The chemotherapy was the worst of it. How would I get through this? Some suggested visualization – to see myself on a serene isle, or bathe myself in healing rays of light.
So I invented him – Señor Adria – and named for the crimson poison they injected into my arm. Señor Adria, my Latin lover. My protector and savior too, but a demon lover. He loved me almost to death.
Our affair was no secret. He came to me five times and each time I opened myself up to him. Everybody knew. You could tell by looking at me that the red devil had gotten under my skin. He was in me, every part of me, every cell felt his presence. I am a marked woman now. With a big red letter “A” – for Adriamycin, alias Señor Adria.
Like a bride who’s to marry the Devil himself, I prepared for each visit. My trousseau of pyjamas and bathrobes. The wedding bed fitted for sickness. A feast of water and crackers. And music – oh, the music! Only the music could change this from ordeal into fantasy.
First, a paso doble to announce his arrival, clapping hands and beating hoofs! The blare of brass trumpets and the red, cold syringes. I extend my arm and the nurse looks for the vein. I see him coming, he’s coming for me, all red in spangly sequins, he shimmers into the ring. A matador, a real lady killer. He offers me his hat and I take it because I’m bald. Slender and thin he moves like a panther. He looks at me square in the eye, nostrils flaring, bows and says, “A sus ordenes, Señora – at your service.” The nurse pushes the plunger and the red gel snakes its way into my arm. He enters me and takes possession of my body, a deathlike consummation of his promise to love me and honor me, in sickness and in health, till death do us part.
A black veil drops over me and I don’t see things clearly now, but I feel them – oh, how I feel them. I feel him within, dancing and whirling me until I am sick. He turns me inside out, intoxicates me with poison, he drowns me and saves me. Burning, he eats at my flesh and weakens my heart. He is not a considerate lover, he takes and takes and I want it to be over but it will be three days before I can rise and wash the smell of him from me.
A tango now, and I feel myself break apart. I see my Latin prince dance with a fuzzy likeness of myself, a grey ghost in black dress, a shiny bald head, chrome dome catching the light fantastic. His cold embrace shivers me, and I must dance if I want to live. We dip - and wheel - and turn around -- once more – I think – I’m going down – now back – and forth – he turns me towards – the door – then we look straight ahead. Tumbling and crumbling, I glide ‘cross the floor. He is so debonair – and me without any hair. Dancing, romancing, I’m caught in his arms – he’s the most wicked lover of them all!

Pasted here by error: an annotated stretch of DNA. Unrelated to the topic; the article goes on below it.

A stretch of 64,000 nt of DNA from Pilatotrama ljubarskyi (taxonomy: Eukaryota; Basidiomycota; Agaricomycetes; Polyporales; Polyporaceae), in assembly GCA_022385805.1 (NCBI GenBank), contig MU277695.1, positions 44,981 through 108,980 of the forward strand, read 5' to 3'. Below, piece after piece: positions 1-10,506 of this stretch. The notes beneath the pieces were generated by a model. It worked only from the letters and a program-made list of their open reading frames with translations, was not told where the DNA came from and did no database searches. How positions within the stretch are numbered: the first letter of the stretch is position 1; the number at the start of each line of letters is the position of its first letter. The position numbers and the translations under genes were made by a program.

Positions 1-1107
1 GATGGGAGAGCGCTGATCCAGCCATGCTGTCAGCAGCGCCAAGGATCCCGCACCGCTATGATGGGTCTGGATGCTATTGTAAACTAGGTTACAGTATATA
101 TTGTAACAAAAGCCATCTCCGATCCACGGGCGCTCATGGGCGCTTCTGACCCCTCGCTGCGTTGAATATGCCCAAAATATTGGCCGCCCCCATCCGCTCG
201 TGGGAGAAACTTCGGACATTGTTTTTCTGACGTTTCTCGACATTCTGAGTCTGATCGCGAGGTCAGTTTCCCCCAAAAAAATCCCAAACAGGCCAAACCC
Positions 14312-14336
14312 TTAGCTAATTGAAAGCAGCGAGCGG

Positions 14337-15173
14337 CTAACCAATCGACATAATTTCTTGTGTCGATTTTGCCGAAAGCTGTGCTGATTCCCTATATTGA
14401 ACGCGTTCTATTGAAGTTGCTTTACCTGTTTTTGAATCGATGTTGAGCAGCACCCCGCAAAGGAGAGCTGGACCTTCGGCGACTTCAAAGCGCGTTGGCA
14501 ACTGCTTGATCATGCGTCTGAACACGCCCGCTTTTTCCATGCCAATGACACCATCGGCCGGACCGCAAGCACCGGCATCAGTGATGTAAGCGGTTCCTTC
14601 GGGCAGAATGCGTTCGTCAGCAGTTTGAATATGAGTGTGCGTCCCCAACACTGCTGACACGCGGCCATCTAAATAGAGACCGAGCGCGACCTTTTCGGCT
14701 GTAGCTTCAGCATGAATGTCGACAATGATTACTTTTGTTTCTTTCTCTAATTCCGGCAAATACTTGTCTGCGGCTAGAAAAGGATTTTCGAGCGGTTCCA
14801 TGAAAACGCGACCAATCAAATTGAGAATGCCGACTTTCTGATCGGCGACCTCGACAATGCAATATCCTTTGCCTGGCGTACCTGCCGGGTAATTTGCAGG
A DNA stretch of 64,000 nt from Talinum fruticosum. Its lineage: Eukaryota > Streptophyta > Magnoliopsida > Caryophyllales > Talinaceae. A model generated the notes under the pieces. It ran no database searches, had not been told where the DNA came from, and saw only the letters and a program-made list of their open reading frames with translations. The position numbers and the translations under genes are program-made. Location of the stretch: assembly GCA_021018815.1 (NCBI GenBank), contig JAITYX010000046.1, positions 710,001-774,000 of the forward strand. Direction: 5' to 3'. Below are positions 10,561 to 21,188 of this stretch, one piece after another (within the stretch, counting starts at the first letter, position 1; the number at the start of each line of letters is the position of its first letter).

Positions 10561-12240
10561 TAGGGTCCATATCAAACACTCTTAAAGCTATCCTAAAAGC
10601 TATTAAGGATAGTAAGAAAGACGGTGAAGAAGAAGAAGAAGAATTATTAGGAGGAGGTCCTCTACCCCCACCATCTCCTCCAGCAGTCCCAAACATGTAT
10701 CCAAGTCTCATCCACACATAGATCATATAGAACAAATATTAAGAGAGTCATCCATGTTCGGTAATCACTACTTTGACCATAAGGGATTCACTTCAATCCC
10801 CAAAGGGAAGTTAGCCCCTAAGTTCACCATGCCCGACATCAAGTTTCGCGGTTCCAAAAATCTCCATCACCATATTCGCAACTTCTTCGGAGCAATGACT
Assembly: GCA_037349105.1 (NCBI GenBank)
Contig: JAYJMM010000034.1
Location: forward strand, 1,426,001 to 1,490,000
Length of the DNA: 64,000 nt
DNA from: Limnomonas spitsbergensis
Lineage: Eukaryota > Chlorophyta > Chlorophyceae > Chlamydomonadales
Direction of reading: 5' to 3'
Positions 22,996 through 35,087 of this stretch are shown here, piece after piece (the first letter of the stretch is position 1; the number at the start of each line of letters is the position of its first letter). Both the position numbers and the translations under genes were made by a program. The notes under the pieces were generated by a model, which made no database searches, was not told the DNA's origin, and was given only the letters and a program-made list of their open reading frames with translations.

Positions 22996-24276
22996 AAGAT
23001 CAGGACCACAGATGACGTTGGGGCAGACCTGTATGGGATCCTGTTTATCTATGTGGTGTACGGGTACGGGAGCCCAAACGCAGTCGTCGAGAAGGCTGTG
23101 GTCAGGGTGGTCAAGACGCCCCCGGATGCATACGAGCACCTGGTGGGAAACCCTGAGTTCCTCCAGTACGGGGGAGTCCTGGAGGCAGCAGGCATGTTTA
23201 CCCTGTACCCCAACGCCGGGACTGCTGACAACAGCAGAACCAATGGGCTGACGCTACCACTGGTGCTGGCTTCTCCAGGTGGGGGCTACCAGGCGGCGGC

Now there are several likenesses of me, lurking in corners, hiding – these are the cancer cells – but he finds them, and dances them until they turn from grey to pink as I absorb his red death. Capable and confident, he tangos with each one. Some collapse and die or lie in a heap in his arms. What a lady killer! Others he transforms, infusing them with his red death with each underarm twirl until they are well and in the pink. Ay que hombre!
Then the fun begins. The tempo changes – and it’s a perky rhumba – a conga line of women – bald and in black dresses – appear. They are the white blood cells, the reinforcements, sent in to clean up after Señor Adria. With each pass they double in number – 16, 32, 64 – hundreds! Rhum-ba! Rhum-ba! Yo te quiero mi amor! Rhum-ba! Rhum-ba! You make me want you all the more!
Thousands of white blood cells circulating in kaleidoscope formation, like the Rockettes, the June Taylor Dancers, it’s Busby Berkely in oncology drag. White bald heads bouncing to the rhythm, scissoring their legs, shaking the skirts on their black dresses. They fill the dance floor and everybody dances! Rhum-ba! Rhum-ba! Their exponential growth saves me!
They bear him up on their shoulders. The beat changes into a carnivalesco samba as they parade across the floor. Their licentious shimmy and thrusting hips are almost more than I can stand. They carry him off - he’s leaving – and I’m in grave danger of being forgotten. As they samba out the door I cry out feebly –
“Besa-me – besa-me mucho.
Como si fuera esta noche la ultima vez.”
(Kiss me, kiss me hard. As if tonight were the very last time.)
And he hears me. He turns on his elegant heel and approaches as I lay in my grey heap. I cannot speak and my heart wants to jump out of my chest. I want to sleep like death and die like sleep but can do neither. He hovers, like a matador ready for the kill, but instead he bends to me, kisses me full on the lips, and blows his red death deep within. Bowing low he hisses – “Ate la próxima vez, Señora.” He winks a red sequined wink and blows me a kiss for good measure, then strides away in all his fullness.
The music winds down and I pull the black veil over me and try to sleep. The dance goes on somewhere else, in some other time. All right, Señor Adria, you’ve had your way with me. You’ve left your mark. But there will come a time when I will kiss you good-bye, when I can bid you a triumphant “Adios!” But until then –
“Besa-me, besa-me mucho.”